Every once in a while we uncover a gem in the archives department. Here is one of them describing the town of Oldenburg, IN in 1951. Although Oldenburg has moved into the 21st century the exterior of the town and convent look much the same today. We thought you might enjoy this article from a newspaper in the fifties by Joe Adams.
With a simple flip of the wheel you leave Road 46 and virtually the world and all its clamor and cares. For in one magic moment you are on a winding road, rolling through snow-mantled, serene and silent hills that stand as eternal sentinels above the story-book town of Oldenburg.
The throb of your motor, hitherto lost in the roar of traffic on the main road, now offends the brooding silences of the peaceful countryside. A redbird flutters away in alarm, its scarlet cloak flashing against the patches of snow on the hillsides. You drive along in the eerie hush of twilight and you wonder if this planet, whereon men – good and evil – struggle for survival, has suddenly and unaccountably stood still.
Then as you make a final turn, you look down into a snug, little valley and behold the “village of spires.” The waning light of a relentlessly bitter December illumines the gilded spires of the churches, the convent of the Immaculate Conception and the Franciscan monastery. And the bells of Oldenburg, which seem always to be ringing, are now pealing forth a special message, and the words come spontaneously to the cadence of the chimes:
Ring out the old! Ring in the new!
For this is in truth a time for decision –
Time to be earnest and honest and true
As the world’s way of life cries aloud for revision!
Ring in the new! And let the bells sing
Of faith and of hope and of regeneration!
Hail to the new! And, oh, may it bring
To a fear-darkened world the light of salvation!
As you enter a community whose antiquity of 113 years is written in the fading bricks of many homes and institutions the bells, ancient and modern, fairly drench the place with melody. The triumphant tones gladden the heart and shut off the clamor and contentions of these troubled times from this Shrangri-La of the Old World simplicity.
Inevitably you come upon a walled-in brick building on the front of which is chiseled the legend: “Sisters of St. Francis. Immaculate Conception Convent. Founded 1851.” Now it is 1951 and though the world beyond might be in turmoil you find within these walls, as it has been down the hallowed years, peace unutterable. In the words of Sister Paschal, teacher, editor and librarian: “The convent is truly a happy place. For whoever has found God has found peace.”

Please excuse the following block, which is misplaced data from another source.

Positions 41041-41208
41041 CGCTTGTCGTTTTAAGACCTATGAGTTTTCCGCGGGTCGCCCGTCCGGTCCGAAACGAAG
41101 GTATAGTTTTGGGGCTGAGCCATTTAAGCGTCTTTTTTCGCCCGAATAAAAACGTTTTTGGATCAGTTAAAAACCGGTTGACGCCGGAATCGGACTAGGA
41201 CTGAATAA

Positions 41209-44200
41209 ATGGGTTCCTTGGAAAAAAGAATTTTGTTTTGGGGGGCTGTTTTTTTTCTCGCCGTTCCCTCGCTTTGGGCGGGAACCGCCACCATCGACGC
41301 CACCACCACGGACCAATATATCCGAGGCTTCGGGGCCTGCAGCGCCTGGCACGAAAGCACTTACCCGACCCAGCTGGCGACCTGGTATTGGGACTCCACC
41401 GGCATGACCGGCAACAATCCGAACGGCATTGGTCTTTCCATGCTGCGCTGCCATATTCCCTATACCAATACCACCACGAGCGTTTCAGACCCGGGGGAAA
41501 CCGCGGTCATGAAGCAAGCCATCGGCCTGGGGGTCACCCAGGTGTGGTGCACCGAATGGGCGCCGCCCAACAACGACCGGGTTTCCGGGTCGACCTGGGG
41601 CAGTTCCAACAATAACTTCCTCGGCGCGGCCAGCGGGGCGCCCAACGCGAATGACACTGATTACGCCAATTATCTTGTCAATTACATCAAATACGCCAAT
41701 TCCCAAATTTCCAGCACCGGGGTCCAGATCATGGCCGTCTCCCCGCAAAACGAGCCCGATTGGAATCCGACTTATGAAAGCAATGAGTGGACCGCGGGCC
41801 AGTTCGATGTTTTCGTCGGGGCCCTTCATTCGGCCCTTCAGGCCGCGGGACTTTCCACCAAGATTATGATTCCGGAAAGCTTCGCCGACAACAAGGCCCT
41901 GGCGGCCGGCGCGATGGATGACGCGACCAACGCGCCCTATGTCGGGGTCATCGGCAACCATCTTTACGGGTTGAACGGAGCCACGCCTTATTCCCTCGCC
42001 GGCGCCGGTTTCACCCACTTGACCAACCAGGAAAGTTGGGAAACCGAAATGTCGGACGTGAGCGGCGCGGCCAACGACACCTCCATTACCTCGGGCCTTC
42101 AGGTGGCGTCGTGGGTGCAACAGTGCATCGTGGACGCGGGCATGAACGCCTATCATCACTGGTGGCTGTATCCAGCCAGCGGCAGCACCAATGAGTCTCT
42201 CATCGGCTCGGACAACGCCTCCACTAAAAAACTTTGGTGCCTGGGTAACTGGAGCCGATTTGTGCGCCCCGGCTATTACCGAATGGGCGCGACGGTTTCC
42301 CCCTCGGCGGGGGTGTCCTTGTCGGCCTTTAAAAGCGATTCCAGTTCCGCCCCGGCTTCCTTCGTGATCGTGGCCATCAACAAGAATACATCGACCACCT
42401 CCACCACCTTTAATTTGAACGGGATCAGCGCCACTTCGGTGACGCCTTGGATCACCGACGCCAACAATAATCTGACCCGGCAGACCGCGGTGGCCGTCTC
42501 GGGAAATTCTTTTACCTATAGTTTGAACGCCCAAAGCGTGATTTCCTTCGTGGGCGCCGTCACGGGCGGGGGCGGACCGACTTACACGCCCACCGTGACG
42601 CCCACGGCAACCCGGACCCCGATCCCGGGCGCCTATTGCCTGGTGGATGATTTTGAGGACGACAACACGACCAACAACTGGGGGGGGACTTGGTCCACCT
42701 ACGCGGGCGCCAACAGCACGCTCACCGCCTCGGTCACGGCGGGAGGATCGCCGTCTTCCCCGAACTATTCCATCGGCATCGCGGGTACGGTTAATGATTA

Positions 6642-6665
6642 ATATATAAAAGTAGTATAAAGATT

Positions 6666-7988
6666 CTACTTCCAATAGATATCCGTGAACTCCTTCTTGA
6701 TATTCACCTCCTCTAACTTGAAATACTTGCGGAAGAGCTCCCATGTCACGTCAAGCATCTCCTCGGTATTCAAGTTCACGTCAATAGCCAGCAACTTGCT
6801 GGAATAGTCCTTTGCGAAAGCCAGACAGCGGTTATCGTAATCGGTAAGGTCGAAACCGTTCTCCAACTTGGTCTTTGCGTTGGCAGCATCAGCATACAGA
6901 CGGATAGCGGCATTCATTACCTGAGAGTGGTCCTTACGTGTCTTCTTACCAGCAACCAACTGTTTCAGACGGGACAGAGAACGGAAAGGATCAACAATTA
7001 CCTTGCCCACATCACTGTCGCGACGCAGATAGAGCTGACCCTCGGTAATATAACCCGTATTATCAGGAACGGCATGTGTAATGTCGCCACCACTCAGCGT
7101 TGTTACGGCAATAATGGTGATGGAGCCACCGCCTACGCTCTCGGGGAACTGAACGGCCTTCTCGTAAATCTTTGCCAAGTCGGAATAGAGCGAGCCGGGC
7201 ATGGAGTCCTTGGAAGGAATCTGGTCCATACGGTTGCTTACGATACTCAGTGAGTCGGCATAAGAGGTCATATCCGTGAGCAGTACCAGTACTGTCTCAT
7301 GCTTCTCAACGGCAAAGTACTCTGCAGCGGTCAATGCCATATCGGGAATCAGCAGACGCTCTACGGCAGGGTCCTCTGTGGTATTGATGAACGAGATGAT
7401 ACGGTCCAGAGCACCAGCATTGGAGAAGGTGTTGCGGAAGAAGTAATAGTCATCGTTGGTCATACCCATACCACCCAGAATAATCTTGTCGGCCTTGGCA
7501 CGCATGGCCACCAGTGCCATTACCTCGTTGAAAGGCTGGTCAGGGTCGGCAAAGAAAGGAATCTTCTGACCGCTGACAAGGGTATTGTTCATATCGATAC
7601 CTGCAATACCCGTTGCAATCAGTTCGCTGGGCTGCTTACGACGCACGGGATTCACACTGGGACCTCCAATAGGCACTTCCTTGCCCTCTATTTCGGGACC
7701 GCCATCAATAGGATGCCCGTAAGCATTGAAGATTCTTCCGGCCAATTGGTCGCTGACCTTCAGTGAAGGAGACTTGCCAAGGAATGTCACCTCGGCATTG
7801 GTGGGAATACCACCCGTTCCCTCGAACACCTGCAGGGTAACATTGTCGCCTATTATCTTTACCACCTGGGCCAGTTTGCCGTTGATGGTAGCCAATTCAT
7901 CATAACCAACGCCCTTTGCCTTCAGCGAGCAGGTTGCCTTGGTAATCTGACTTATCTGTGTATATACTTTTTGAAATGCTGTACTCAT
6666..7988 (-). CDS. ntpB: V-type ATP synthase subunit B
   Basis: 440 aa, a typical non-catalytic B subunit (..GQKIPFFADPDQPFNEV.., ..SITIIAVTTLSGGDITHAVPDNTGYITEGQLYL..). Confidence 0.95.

Especially has it been happy since, on Christmas eve, the Sisters decorated the chapel, the dining hall and corridors and launched the yuletide program of services, carols and other events. And always some of the Sisters have kept vigil – as it is kept the clock around – in the beautiful Adoration Chapel. And you can be sure that on this night their supplications will be for world peace.
At this season of the year there is even a little gaiety at the convent, beginning with the Christmas tree ceremonies at which each Sister receives a small gift. And on Christmas Day and New Year’s Day, as on all great feasts, the rule of silence is relaxed. But there is a full liturgical program with masses, Vespers and Compline, Matins and Lauds, the rosary and benediction of the Blessed Sacrament. And during this period there are visits to the crib in chapel where some of the Nativity figures were fashioned by one of the Sisters, long since deceased.
You find no ornate Neon signs flashing on New Year’s eve here in Oldenburg and you hear no blaring horns as in the big cities, even though there were occasions in earlier days when the exuberance of the German settlers was fully expressed.
Notably there was the spectacular demonstration which marked the completion of the new brick steeple on the church. On the afternoon of July 4, 1892, villagers heard some eerie yodeling which seemed to be floating down from the heavens. Looking up, they saw one of the workmen standing on the right arm of the church cross, 187 feet above the ground, dancing a jig and yodeling.
There are two taverns in the little town now but you would scarcely know they were in operation. One even proclaims, through the lettering on the ancient stone above the portals, that it is a saloon.
Down the same street you come upon a sturdy stone building above the entrance of which is a slab bearing the date, 1845, and a crude carving of a sickle moon and a blazing sun. It probably is symbolic of something much more lofty but a facetious interpretation is that the moon represents a tired, thirsty traveler just arriving and the blazing sun stands for the same traveler as he departed, “all lit up.”
But on this New Year’s eve there is little hilarity in Oldenburg. You hear only the ever-vocal bells sending a message of peace and hope deep into the old and understanding hills.